Necessary Home Owner Skills

Necessary Home Owner Skills

10 Skills All Homeowners Should Learn 

  1. Replace a door lockEspecially if you have purchased an existing home with old keys floating around, you may want to replace the exterior locks.  On the inside of the door, remove the two long bolts holding the front and back of the lock together.  Remove the front and back of the lock. On the edge of the door, remove screws holding the latch in place and pull the latch out.  To replace, just add new hardware in reverse order. (Before buying one, measure the distance from the edge of the door to the center of the hole for the deadbolt or doorknob. Also, you may want to take the old knob to a hardware store in order to get the right one).  Replacement hardware will need to match.  Some locksets are adjustable, and accommodate the two standard backsets.  Keep in mind, door hardware needs tightening and lubricating over the years, so understanding how it works will pay off. 

 

  1. Change furnace and air conditioning filters.   Be sure you know where the filters are on air returns or at the air handler and how to change them.  Make a note of the filter sizes and keep this somewhere handy. Also, learn to clear the pipe that carries condensation from the air handler during the cool season. The pipes can get clogged with mold and algae and water usually backs up and starts dripping from you ceiling, if not taken care of.  If your air handler is in the attic or utility room, it should have two drains: one from the unit and the other from the safety pan under the unit.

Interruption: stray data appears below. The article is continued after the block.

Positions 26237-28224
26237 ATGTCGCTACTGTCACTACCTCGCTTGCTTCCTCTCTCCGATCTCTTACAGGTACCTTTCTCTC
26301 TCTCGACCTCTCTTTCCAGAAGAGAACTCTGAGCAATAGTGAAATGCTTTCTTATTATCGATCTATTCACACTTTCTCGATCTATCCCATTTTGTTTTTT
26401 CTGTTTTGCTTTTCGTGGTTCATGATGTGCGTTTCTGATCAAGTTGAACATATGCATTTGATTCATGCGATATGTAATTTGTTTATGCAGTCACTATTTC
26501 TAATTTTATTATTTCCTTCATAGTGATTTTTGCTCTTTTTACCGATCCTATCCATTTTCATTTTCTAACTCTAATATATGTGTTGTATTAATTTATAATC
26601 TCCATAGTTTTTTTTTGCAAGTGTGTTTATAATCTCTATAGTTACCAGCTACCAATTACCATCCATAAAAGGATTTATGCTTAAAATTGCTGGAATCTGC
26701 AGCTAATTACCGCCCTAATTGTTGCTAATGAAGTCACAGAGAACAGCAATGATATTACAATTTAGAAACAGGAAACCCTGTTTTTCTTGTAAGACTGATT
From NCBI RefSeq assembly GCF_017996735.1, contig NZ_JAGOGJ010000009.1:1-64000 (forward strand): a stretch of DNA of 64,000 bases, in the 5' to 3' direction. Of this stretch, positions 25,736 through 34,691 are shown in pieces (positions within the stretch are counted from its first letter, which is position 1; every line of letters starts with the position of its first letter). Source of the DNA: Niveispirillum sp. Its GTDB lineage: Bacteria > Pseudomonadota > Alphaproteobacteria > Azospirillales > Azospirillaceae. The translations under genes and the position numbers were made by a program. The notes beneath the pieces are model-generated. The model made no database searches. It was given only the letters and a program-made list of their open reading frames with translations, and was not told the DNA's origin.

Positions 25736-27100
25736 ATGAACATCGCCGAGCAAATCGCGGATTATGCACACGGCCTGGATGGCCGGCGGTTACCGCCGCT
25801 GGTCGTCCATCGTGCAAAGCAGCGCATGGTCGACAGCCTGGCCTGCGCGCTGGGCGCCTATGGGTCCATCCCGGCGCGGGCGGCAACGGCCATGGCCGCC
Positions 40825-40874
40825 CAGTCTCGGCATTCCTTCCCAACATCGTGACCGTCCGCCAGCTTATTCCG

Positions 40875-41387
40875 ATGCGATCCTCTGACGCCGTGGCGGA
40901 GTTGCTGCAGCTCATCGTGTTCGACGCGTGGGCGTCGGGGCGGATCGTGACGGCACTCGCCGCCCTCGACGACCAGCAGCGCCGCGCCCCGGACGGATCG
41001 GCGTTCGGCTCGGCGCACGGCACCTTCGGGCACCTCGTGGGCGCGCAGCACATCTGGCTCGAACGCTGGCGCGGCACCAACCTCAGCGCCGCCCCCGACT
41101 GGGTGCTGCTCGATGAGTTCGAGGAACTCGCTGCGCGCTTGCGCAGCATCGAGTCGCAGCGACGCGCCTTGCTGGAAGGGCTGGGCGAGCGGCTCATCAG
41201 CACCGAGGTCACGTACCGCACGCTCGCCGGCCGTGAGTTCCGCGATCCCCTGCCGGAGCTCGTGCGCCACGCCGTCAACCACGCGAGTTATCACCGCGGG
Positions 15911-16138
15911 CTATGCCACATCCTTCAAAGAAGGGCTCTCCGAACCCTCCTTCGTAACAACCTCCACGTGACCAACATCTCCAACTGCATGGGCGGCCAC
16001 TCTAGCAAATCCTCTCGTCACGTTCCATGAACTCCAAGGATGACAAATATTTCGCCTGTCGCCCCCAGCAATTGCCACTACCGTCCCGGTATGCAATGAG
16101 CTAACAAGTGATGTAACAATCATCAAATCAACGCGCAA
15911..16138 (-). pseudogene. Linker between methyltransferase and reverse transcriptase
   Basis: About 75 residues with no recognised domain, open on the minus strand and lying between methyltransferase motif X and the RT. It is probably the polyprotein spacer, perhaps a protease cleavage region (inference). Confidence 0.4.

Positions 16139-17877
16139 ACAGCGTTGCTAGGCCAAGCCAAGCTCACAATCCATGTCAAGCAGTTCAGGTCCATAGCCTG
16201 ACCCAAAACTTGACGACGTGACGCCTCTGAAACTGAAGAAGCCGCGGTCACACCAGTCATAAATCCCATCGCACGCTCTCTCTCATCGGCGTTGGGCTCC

1. Learn the location of the main water cutoff.  It’s probably in a utility room or closet, but could be at a water tank or near a meter.  Note: You should familiarize yourself with other cutoff points too for your dishwasher, icemaker, gas, etc. (Gas valves indoors or at meter, are open when parallel to the line and closed when perpendicular).

 

  1. Find a stud in wall.  You’ll want to locate studs any time you are hanging a heavy object or installing molding or cabinets.  The “tap, tap” routine will help most of the time as the space between will be a higher pitch than the “thud” on the stud.  The centers of the studs are 16 inches apart, so if you find one you can usually find the others. Tip:  Look for the finishing nail heads at the baseboards, typically, they are in line with the studs.